GOAT meat producers feeding and finishing stock to meet market targets have been provided with a new video series by Meat & Livestock Australia.
The four-part video series on goat nutrition has been released by MLA to help goat meat producers plan their annual feeding programs.
The videos have been produced by MLA in consultation with the Goat Industry Council of Australia as part of a new series of best practice videos designed to answer commonly asked questions from current and potential goat meat producers.
The nutrition videos feature interviews with established commercial goat meat producers as well as experts in the field including land management specialist, Col Paton from EcoRich Grazing and ruminant nutritionist, Matt Callaghan from Ridley.
Parts one and two focus on determining forage supply and forage demand, while parts three and four cover calculating a forage budget and supplementation of goats, respectively.
MLA’s goat industry project manager Julie Petty said knowing what type of goat they are aiming to turn-off will help guide producers’ feeding decisions.
“Goats are versatile feeders and will change their feeding behaviour according to forage availability.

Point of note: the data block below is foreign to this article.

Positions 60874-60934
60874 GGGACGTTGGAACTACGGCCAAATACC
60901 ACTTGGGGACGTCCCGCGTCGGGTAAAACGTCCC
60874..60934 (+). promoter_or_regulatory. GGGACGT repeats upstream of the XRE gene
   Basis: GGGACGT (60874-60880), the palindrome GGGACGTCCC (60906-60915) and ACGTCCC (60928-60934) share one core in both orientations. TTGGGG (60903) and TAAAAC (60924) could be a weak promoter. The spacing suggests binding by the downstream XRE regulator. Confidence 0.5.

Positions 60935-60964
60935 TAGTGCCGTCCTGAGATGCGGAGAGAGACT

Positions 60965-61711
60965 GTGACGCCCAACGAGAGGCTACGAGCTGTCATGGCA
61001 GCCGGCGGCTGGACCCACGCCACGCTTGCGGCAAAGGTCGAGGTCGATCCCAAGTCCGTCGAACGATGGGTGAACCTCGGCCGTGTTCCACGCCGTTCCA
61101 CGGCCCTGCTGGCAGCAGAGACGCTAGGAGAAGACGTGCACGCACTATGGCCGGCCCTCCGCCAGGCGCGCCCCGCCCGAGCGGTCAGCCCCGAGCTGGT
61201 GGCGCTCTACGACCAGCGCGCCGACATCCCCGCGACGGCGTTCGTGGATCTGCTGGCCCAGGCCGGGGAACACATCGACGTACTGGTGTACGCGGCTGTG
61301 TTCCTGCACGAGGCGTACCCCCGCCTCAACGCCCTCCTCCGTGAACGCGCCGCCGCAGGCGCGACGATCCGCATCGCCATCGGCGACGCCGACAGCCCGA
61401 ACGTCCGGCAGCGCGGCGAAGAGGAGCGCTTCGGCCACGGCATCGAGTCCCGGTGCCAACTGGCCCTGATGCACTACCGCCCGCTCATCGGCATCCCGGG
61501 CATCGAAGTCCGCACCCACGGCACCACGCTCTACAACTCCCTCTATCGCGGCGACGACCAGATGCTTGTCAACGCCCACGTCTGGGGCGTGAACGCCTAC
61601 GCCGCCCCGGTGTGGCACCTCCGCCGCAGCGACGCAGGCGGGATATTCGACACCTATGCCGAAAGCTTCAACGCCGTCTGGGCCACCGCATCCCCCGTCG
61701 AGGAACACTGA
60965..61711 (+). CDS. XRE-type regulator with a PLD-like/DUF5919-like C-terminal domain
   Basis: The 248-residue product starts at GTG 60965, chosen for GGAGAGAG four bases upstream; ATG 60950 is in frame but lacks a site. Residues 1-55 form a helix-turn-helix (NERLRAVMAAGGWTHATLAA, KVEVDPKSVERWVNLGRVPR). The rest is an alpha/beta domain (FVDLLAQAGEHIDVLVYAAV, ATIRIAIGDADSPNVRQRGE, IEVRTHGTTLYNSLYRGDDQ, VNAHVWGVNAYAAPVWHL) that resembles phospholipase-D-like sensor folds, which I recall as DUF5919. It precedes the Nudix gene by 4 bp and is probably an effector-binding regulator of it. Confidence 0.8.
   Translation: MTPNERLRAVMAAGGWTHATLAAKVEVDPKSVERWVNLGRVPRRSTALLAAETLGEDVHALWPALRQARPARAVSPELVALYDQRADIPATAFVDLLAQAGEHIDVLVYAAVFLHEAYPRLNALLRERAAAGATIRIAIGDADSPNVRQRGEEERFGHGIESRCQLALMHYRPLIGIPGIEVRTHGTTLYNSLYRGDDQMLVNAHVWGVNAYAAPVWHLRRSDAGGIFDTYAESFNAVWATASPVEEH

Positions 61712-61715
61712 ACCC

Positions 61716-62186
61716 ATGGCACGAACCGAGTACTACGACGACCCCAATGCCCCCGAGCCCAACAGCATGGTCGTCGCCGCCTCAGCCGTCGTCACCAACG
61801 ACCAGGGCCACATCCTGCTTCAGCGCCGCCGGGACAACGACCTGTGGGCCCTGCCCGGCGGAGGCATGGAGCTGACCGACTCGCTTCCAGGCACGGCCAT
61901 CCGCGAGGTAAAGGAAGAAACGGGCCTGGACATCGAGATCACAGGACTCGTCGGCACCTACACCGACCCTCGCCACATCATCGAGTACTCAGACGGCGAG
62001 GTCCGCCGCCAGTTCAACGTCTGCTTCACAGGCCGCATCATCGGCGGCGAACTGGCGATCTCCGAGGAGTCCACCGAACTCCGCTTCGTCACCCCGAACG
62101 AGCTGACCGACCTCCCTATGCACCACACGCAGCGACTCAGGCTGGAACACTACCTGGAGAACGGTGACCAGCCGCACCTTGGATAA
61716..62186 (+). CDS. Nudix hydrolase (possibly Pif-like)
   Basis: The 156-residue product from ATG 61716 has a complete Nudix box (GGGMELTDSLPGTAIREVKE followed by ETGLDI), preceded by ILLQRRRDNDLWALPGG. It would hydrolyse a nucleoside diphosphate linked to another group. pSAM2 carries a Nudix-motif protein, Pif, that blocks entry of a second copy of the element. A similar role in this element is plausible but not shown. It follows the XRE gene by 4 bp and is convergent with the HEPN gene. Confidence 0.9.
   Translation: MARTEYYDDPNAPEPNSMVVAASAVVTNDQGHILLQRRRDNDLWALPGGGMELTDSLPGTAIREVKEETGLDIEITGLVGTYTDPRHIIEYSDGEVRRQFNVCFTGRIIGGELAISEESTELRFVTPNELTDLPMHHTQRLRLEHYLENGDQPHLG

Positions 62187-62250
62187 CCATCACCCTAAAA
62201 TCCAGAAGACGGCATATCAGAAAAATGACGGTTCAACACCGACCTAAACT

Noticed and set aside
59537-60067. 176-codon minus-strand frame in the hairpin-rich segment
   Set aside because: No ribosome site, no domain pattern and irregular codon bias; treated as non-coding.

“Nutrition is vital to setting and achieving live weight targets, expected growth rates and condition score targets,” she said.
“Other profit drivers that can be influenced by nutrition include fertility, maintenance of pregnancy, birthweight and kid survival.”
Videos on goat genetics and live weight scales also available
Two other new goat videos were recently released by MLA examining goat genetics and using live weight scales.
“Selection and breeding influences the genetic make-up of a goat herd, which, when done properly, drives the profitability in a goat enterprise and can also influence the markets which may be available to producers.
“The video focusing on live weight scales explains why using this tool is vital to ensuring returns to producers. Producers don’t get paid for underweight goats, so it’s important that producers know the weights of their goats before they’re turned off,” Ms Petty said.
“Monitoring live weights also helps producers to target genetic improvement in their herds.”
To view the videos click here.